But Rodney has not rung to talk about football. Since he does his own scripts, his own directing, his own performing and his own makeup, it is no surprise that he is on the phone to publicise his latest one-man show, the one going down so well at the moment in Edinburgh.
It follows on the heels of Three Men In A Boat (something of a busman's holiday sinc Rodney is a keen oarsman) and Diary Of A Nobody.
The latest, another by Jerome K Jerome, is called On The Stage - And Off: Jerome wrote a book of this title about his experiences as an actor over three years in the 1880s. The title, ending in that defiant colon, is a cryptic little number which appeals to Rodney as much as it evidently did to JKJ. "He loved words and that's his sense of humour," says Rodney, who would be chortling if he were the chortling type (his chortles are better described as pauses pregnant with implied mirth).
The colon, Rodney explains, would seem to be implicit of anything you liked. Heralding a non-existent list, it seemed to give the author the freedom to stray from the path, to digress, to wander.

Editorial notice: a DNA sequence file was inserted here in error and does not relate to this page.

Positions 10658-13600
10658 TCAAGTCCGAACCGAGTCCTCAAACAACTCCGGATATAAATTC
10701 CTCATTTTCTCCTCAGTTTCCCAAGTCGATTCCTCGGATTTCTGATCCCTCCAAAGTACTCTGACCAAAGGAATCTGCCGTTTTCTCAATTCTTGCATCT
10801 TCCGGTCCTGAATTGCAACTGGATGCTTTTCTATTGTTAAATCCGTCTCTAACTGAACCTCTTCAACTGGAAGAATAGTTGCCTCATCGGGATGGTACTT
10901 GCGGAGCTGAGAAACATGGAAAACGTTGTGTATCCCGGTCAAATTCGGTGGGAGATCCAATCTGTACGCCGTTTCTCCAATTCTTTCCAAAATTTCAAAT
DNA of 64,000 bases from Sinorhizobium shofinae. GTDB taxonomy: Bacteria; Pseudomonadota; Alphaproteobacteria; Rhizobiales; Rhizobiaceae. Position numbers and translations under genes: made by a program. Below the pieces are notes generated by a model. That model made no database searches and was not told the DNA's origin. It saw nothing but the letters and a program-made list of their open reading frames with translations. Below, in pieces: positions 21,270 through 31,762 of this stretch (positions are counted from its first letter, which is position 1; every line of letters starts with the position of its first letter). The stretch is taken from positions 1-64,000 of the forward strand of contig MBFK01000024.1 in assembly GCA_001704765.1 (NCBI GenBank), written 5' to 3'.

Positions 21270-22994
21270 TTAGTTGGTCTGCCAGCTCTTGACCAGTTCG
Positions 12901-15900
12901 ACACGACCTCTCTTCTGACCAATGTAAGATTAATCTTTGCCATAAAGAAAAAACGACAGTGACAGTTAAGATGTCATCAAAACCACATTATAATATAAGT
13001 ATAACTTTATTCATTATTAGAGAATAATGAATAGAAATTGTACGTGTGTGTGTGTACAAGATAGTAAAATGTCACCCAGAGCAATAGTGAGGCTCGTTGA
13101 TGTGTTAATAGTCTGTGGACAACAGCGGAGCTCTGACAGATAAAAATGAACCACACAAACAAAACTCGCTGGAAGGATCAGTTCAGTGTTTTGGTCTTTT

But having acquired a first edition via eBay, says Rodney, he established that the original title was On The Stage - And Off: The Brief Career Of A Would-Be Actor.
It is an affectionate portrayal of the profession which Jerome never quite became master of, according to Rodney. In his stage version, he strives to catch the same mood.
"I'm in Jerome's study, because I always like a nice set. I don't do black drapes and a chair. I've got a very nice set which I tow behind the Mondeo and the play opens with me sitting in the study as Jerome when he's 65. I say to people, 'It's very hard for me to play 65. It's a big acting challenge to get up to that age'."
This is another of Rodney's mildly unsettling jokes for he will actually reach 70 later this year, on November 27 (for good measure, he adds that this is his seventh trip to the Edinburgh Festival). He sounds as if he can hardly believe it.
Proudly, he relates that he actually silvers his temples to play a man nearly five years younger than himself. And he recalls a funny thing a man once said to him: "I remember you in black and white."